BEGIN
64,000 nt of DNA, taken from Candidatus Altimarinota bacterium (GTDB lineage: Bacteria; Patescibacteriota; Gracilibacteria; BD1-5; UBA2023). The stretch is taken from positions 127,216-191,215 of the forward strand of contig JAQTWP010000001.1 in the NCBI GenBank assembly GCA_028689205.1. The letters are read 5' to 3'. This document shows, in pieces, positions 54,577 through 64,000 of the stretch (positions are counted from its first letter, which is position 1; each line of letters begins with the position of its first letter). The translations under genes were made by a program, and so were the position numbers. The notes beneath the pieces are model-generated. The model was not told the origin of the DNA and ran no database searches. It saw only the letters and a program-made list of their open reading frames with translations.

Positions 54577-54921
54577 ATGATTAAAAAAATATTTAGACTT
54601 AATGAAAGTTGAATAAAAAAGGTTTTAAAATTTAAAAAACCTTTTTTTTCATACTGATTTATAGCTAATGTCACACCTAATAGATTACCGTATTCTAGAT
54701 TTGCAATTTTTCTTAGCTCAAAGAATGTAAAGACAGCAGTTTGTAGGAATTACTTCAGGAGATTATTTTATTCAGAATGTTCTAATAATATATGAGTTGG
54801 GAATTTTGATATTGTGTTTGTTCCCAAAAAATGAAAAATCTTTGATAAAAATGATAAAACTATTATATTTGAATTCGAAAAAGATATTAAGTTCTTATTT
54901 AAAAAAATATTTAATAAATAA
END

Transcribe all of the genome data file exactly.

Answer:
64,000 nt of DNA, taken from Candidatus Altimarinota bacterium (GTDB lineage: Bacteria; Patescibacteriota; Gracilibacteria; BD1-5; UBA2023). The stretch is taken from positions 127,216-191,215 of the forward strand of contig JAQTWP010000001.1 in the NCBI GenBank assembly GCA_028689205.1. The letters are read 5' to 3'. This document shows, in pieces, positions 54,577 through 64,000 of the stretch (positions are counted from its first letter, which is position 1; each line of letters begins with the position of its first letter). The translations under genes were made by a program, and so were the position numbers. The notes beneath the pieces are model-generated. The model was not told the origin of the DNA and ran no database searches. It saw only the letters and a program-made list of their open reading frames with translations.

Positions 54577-54921
54577 ATGATTAAAAAAATATTTAGACTT
54601 AATGAAAGTTGAATAAAAAAGGTTTTAAAATTTAAAAAACCTTTTTTTTCATACTGATTTATAGCTAATGTCACACCTAATAGATTACCGTATTCTAGAT
54701 TTGCAATTTTTCTTAGCTCAAAGAATGTAAAGACAGCAGTTTGTAGGAATTACTTCAGGAGATTATTTTATTCAGAATGTTCTAATAATATATGAGTTGG
54801 GAATTTTGATATTGTGTTTGTTCCCAAAAAATGAAAAATCTTTGATAAAAATGATAAAACTATTATATTTGAATTCGAAAAAGATATTAAGTTCTTATTT
54901 AAAAAAATATTTAATAAATAA